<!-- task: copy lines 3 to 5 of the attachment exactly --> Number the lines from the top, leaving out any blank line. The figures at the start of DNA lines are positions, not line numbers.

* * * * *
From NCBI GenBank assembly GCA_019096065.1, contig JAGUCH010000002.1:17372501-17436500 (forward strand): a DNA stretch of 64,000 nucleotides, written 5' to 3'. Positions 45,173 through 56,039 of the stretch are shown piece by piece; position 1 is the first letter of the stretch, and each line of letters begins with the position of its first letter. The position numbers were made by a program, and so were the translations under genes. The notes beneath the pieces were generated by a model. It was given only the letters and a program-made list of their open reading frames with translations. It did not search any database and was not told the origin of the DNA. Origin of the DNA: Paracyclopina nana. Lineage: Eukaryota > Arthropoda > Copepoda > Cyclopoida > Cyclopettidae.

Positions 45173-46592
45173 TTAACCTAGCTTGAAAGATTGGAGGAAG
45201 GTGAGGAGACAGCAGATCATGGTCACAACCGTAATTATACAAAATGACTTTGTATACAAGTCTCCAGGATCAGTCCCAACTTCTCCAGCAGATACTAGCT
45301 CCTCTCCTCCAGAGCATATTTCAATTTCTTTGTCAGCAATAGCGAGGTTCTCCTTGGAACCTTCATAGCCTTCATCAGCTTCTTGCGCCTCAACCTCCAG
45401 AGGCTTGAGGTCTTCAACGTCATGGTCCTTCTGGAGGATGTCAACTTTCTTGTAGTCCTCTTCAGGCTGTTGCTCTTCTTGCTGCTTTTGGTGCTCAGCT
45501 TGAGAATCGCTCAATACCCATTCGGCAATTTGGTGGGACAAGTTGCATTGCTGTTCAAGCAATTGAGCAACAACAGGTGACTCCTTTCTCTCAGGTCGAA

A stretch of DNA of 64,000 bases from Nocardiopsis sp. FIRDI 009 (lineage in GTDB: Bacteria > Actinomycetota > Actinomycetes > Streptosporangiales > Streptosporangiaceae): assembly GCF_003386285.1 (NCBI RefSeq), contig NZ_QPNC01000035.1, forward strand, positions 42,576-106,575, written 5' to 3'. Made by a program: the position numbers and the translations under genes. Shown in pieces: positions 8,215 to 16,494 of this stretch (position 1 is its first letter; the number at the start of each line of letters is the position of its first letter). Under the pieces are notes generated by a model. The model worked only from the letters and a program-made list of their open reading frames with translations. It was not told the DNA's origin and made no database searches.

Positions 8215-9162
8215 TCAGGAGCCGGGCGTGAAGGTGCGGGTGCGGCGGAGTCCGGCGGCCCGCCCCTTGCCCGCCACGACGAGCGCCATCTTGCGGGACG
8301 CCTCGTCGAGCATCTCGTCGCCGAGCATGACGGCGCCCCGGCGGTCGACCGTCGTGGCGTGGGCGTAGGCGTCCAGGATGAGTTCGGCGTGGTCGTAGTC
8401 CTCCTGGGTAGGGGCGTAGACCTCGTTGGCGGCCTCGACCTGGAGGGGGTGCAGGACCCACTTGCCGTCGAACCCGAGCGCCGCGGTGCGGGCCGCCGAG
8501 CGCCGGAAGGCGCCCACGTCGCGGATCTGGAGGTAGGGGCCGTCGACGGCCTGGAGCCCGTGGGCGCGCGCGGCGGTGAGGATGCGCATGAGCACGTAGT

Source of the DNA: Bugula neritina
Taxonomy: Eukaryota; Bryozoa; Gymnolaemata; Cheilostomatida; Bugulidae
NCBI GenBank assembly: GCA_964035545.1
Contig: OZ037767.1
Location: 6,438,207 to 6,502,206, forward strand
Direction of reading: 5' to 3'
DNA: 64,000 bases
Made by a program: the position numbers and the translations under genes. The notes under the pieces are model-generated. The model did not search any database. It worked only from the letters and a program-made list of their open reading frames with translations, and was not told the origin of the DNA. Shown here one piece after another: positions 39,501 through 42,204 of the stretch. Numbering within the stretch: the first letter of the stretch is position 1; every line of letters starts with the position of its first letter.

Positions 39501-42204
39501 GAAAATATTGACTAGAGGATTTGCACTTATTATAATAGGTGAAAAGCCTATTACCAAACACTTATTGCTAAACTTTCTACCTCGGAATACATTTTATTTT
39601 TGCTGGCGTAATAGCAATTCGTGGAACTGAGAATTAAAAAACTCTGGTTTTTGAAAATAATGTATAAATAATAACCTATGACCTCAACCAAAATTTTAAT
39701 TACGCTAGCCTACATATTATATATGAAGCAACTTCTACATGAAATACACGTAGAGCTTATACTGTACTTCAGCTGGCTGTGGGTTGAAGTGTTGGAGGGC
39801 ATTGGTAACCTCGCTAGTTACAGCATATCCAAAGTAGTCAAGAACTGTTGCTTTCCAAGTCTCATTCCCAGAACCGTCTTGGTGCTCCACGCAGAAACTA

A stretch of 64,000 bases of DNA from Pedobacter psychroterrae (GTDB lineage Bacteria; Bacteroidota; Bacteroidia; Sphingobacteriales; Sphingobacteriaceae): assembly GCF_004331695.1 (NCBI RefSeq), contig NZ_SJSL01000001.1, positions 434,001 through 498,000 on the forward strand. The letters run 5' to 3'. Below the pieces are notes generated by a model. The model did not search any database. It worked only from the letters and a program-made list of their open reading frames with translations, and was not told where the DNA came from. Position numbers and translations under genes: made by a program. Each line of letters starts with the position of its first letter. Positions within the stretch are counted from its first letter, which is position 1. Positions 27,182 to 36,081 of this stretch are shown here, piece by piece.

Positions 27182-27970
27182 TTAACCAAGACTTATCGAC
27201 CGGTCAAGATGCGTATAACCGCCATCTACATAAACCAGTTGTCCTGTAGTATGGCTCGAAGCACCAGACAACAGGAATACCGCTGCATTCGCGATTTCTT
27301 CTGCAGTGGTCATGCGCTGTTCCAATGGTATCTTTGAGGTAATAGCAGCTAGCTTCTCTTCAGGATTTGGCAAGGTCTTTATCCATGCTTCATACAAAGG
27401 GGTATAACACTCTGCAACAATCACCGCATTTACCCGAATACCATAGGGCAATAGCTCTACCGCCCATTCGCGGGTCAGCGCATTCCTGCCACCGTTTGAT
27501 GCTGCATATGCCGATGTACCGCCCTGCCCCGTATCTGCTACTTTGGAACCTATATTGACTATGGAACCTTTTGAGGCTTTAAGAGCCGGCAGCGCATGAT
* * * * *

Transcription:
45173 TTAACCTAGCTTGAAAGATTGGAGGAAG
45201 GTGAGGAGACAGCAGATCATGGTCACAACCGTAATTATACAAAATGACTTTGTATACAAGTCTCCAGGATCAGTCCCAACTTCTCCAGCAGATACTAGCT
45301 CCTCTCCTCCAGAGCATATTTCAATTTCTTTGTCAGCAATAGCGAGGTTCTCCTTGGAACCTTCATAGCCTTCATCAGCTTCTTGCGCCTCAACCTCCAG